One need look no further than the impact the gays in the military issue had on the early Clinton administration to see the risks he seeks to avoid. The strategy does not necessarily mean that such issues will be avoided indefinitely. But it does argue that they should be held back lest they come to define his Presidency. And, in the case of gays in the military, it allows time for proposals to percolate up from the military establishment rather than appearing to be imposed on them.

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One Response to “Interesting 2010 Census Op-Ed from The Huffington Post”

  1. Satorist Says:

    For someone purporting to be both a professional colleague of the nominee, and a “political junkie”, this article conveys an astonishingly limited understanding both of the issues addressed and the politics surrounding them. Sadly typical fare for this half-baked site.

    A small sample (pun intended):

    “A strategic retreat on the matter of employing estimation in the Census is thus one illustration of a selective approach the Obama administration has taken to many issues.” An absurdity employed in the service of banality posing as insight. As demonstrated below, the decision to not use statistically adjust census data was made years, ago before Obama even made it to the Senate. There was no position from which he could “retreat.” Furthermore, every administration picks and chooses the issues it will tackle. It’s called prioritizing–something we all do every day.

    “But an 800 pound gorilla loomed over any pick to head the Census Bureau: whether to use statistical estimation to adjust the results of the Census for purposes of congressional apportionment.” Yes, “loomed” perhaps like its equally fictive ten-story unicorn pal, “Sparkle.” The Supreme Court ruled in 1998 that it was not legal (not unconstitutional, just not legal) to use statistically adjusted counts for the purpose of [re]apportionment. The post-2000 controversy was whether or not to employ statistical adjustment for purposes other than reapportionment–none of which were ever on the table for 2010.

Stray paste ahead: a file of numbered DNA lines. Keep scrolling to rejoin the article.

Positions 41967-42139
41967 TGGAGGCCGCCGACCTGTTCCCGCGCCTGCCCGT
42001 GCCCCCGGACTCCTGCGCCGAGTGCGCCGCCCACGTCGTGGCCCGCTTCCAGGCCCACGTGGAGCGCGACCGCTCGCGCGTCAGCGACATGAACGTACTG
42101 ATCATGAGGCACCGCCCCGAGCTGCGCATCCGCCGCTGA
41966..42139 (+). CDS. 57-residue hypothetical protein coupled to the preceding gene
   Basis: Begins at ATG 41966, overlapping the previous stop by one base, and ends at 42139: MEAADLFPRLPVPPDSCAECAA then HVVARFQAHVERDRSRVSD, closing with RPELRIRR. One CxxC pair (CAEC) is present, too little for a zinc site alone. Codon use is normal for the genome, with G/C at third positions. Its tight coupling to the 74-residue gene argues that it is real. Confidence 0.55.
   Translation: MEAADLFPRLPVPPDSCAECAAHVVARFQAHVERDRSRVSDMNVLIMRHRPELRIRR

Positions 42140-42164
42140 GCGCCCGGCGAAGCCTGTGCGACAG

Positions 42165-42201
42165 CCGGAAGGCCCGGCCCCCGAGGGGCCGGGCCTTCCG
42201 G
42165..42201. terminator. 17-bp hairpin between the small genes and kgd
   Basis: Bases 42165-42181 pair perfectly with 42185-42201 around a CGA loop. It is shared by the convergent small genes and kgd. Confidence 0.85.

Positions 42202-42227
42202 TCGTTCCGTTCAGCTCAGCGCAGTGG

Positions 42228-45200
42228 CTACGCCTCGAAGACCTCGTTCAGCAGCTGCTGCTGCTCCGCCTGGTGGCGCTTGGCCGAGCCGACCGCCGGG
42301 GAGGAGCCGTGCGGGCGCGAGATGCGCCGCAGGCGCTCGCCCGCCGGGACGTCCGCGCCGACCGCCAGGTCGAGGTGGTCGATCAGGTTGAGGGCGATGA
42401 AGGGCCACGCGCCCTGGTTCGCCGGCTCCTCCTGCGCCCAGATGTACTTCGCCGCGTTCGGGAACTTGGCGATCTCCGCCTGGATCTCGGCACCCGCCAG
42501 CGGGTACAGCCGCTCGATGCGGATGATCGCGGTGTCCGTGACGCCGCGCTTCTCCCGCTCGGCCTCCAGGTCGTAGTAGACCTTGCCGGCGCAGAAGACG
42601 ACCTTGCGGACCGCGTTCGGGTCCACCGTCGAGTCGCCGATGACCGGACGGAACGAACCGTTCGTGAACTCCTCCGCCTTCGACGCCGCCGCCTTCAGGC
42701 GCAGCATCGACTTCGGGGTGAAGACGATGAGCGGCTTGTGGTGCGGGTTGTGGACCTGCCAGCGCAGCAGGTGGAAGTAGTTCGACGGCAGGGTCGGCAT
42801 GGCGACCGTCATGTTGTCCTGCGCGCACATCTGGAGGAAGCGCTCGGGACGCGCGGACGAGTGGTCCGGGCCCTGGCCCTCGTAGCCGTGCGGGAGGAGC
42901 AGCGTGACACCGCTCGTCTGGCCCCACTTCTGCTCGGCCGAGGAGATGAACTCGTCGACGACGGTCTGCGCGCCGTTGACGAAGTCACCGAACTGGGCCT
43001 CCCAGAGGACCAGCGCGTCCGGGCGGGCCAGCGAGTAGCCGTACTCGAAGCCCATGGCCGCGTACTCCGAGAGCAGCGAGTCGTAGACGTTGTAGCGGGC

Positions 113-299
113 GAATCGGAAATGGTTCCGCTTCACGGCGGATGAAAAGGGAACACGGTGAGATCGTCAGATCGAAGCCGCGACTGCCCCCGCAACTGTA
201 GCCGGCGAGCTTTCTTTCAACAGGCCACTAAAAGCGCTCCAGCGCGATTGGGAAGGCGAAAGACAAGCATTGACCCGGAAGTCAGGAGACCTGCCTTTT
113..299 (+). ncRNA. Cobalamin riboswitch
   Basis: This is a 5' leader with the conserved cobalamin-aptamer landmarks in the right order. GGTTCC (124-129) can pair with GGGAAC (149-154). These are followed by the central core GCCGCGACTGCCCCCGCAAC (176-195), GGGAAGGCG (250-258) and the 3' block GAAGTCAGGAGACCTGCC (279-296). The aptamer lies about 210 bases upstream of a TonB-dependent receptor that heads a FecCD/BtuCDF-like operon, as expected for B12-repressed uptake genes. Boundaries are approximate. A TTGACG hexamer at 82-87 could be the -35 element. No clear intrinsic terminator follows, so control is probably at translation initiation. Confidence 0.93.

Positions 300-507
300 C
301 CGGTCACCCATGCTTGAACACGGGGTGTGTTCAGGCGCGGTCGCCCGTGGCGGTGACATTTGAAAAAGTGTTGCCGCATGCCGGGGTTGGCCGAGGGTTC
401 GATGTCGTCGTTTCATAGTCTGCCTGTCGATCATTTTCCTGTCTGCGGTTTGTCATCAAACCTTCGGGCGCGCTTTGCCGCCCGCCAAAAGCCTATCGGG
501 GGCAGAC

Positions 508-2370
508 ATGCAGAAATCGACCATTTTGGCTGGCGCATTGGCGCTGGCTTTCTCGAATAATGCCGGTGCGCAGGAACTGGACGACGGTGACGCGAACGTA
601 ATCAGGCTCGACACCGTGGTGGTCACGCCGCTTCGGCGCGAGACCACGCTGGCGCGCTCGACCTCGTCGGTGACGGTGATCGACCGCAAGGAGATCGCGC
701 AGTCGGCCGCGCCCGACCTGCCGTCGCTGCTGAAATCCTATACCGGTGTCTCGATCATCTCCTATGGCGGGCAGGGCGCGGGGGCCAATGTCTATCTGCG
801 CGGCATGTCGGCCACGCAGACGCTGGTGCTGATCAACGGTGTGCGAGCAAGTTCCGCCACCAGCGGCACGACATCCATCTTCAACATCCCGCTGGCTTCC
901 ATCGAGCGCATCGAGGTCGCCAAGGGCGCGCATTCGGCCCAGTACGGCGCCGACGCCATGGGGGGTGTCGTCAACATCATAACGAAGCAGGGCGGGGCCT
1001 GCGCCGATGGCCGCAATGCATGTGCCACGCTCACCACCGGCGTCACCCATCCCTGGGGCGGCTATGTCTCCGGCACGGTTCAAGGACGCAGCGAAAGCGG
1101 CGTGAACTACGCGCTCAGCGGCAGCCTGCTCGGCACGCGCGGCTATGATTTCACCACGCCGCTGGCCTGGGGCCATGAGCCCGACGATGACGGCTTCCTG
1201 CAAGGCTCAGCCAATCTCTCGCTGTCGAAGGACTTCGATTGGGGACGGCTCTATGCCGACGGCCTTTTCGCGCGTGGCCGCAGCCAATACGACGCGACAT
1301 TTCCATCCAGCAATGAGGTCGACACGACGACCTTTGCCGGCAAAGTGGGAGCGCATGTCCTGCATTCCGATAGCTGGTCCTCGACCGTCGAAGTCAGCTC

Which is more accurate, imperfect enumeration or statistical estimation? There is really no scientific dispute here.” Agreed: After trying to statistically adjust the 2000 census count, the Census Bureau abandoned the effort because it introduced as much or more error than the results of the “headcount.” Where have you been? For eight years now, the Census Bureau has stated it does not know how to use statistical estimates to adjust census data to achieve a more accurate count and has no plans to do so. That’s why operational plans for the 2010 census formulated much earlier in the decade have never included provisions for using statistical adjustment.

    The problem is not mathematical but with what is being estimated and for what purpose. Far from being a simple total count of the population; a census is a count of population by age, gender, race and ethnicity–at very small levels of geography. It is one thing to accurately estimate the population of, say, a county but it is exponentially more difficult (impossible in practical terms) to more accurately estimate populations at the block level. That is why survey data, mentioned below, are not published at sub-level geographies. Furthermore, surveys are used for limited purposes many federal funding allocations rely on decennial census data, not surveys.